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Crypto Exchange ShapeShift Doesn’t Launder Funds — Erik Voorhees

Published: 02/10/2018
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What is it for?

Erik Voorhees, chief executive of the ShapeShift crypto exchange, came forward with a denial of charges related to a $9 million money laundering, the announcement was posted on the company's blog.

 

Source: ShapeShift

 

Journalists of Wall Street Journal (WSJ) investigated the activity of 46 crypto trading platforms and concluded that $88.6 million had passed through illegal exchanges. Among them was ShapeShift.

 

Erik Voorhees stated that specialists of his company had been working with the journalists of Wall Street Journal for five months. However, based on the results of this work, information from the exchange was ignored, and the conclusions were distorted.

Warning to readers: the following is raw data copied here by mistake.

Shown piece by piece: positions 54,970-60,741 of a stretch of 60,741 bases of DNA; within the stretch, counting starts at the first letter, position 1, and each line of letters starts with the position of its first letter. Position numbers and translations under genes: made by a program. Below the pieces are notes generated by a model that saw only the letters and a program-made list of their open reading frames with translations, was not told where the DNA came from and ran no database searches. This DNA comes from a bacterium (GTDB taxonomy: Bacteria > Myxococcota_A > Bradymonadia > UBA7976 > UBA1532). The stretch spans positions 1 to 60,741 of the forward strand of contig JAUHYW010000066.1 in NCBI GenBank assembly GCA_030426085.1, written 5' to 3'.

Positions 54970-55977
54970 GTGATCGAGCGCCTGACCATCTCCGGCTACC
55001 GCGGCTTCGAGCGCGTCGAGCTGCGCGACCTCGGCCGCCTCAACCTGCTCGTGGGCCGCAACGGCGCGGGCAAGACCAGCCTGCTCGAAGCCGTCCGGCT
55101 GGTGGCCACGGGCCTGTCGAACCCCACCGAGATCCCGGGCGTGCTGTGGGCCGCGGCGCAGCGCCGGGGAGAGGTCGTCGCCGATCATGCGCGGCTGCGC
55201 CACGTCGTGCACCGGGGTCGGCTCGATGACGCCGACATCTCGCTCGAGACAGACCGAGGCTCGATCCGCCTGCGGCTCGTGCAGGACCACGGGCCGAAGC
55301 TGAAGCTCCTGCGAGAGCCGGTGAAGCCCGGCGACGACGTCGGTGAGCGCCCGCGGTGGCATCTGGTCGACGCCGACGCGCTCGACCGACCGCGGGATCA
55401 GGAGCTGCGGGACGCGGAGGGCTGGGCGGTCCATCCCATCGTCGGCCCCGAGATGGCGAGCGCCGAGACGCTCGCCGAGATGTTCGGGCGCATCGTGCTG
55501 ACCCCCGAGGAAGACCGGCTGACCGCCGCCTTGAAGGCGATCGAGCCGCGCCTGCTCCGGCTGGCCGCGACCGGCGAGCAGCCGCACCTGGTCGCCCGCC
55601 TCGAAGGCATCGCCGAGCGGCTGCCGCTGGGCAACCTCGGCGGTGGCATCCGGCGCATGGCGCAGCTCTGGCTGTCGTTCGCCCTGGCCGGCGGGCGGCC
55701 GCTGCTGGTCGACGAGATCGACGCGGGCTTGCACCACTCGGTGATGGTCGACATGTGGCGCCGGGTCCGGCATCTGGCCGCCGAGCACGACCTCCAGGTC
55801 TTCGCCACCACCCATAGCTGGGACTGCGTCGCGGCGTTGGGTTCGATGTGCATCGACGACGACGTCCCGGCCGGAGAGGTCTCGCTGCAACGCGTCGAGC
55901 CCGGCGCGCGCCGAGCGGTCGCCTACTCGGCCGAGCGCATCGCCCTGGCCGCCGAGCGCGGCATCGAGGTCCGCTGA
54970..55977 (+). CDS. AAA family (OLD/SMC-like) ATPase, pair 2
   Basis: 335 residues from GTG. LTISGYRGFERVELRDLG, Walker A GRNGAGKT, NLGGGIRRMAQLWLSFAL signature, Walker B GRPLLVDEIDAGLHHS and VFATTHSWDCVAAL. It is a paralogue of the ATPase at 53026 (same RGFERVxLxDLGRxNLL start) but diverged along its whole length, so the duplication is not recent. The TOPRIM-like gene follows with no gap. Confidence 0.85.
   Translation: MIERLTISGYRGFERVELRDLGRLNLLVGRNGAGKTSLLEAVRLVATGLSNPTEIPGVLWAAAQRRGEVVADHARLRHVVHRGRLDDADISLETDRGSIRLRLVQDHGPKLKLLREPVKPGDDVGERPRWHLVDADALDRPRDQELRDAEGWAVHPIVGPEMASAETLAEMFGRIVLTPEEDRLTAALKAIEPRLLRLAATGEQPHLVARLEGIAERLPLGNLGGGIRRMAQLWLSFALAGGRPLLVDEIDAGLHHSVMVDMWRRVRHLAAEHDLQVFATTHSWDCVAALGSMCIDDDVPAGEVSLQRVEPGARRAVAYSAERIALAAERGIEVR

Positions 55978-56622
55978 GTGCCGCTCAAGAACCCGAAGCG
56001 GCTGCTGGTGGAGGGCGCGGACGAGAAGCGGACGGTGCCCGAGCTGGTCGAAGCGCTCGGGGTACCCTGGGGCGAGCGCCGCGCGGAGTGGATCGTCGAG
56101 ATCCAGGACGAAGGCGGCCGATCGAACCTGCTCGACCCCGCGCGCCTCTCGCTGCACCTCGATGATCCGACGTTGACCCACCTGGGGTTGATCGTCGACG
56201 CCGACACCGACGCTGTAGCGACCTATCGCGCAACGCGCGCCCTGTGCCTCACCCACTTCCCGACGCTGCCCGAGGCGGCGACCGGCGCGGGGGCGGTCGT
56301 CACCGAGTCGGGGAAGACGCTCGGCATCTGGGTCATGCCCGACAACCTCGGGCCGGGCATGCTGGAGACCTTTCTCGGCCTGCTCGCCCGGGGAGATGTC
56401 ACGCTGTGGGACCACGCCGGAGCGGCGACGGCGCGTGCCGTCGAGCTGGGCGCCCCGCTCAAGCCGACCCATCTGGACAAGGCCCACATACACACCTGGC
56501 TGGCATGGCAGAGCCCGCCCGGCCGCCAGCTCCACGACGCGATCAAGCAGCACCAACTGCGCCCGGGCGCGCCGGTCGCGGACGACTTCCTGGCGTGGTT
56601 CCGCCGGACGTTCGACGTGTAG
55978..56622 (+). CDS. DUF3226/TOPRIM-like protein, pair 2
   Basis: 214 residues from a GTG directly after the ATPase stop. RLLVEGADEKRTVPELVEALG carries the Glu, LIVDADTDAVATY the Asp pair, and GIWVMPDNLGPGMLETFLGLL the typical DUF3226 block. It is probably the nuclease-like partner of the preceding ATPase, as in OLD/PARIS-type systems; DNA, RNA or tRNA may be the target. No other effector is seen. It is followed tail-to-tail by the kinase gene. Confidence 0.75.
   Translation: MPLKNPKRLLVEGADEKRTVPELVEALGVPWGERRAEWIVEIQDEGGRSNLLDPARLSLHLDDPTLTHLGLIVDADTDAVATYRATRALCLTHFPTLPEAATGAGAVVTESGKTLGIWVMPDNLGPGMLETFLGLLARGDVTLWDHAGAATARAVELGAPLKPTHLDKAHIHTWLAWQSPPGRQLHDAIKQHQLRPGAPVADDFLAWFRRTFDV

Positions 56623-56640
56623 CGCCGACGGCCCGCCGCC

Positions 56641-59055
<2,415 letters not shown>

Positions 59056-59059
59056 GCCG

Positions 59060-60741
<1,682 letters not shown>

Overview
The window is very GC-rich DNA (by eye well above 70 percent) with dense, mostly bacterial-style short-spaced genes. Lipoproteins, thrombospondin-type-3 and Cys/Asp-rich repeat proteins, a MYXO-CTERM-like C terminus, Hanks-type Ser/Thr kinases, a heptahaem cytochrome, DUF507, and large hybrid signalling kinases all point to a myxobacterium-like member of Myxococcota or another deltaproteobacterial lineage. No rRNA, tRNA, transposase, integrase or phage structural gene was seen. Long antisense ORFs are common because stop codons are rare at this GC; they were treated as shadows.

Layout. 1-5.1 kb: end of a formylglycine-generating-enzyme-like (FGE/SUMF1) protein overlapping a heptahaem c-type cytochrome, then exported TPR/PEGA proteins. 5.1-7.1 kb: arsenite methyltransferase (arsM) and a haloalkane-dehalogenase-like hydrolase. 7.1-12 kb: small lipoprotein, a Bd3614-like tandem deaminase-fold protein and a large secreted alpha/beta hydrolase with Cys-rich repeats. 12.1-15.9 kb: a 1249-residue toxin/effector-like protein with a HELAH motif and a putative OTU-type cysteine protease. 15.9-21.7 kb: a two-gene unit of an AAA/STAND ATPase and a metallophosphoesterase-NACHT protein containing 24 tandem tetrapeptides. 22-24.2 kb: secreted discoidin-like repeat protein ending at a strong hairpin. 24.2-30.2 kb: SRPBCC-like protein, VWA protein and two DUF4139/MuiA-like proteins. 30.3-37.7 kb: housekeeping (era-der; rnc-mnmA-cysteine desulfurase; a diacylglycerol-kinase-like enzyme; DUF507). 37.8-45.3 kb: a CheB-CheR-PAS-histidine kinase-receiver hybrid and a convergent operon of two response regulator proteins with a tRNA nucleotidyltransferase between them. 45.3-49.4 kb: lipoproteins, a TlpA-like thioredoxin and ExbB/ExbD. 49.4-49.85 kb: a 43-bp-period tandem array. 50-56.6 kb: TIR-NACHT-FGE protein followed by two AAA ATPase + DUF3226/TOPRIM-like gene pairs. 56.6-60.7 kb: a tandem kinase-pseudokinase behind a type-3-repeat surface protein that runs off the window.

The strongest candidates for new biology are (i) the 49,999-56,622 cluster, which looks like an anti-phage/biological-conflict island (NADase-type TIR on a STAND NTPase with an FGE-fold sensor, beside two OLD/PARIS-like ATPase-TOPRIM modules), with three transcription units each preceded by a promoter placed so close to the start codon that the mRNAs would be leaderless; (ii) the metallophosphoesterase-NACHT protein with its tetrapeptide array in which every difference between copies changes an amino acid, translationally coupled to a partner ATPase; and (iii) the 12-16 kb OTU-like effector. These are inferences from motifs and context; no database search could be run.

The WSJ article states that, thanks to the anonymity used in ShapeShift, interested parties converted bitcoins to Monero. The head of the exchange retorted that the trading platform uses a program to combat money laundering, which is much more demanding in relation to customers and isn’t limited to a simple request for their addresses and names.

 

As mentioned in the ShapeShift blog, if WSJ is really struggling with illegal activities, then it was necessary to collect data on suspicious accounts and provide this information to the crypto exchange's specialists. In this case, they would immediately block accounts. Moreover, the initiators of the investigation don’t have sufficient knowledge of how distributed ledger works in general, and the ShapeShift exchange in particular, as the WSJ representatives mistakenly made calculations regarding the transfer of tokens.

 

In conclusion, Voorhees writes that the title of the article “Less than two tenths of one percent of ShapeShift’s business might be illicit” would be fairer.

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ShapeShift exchange
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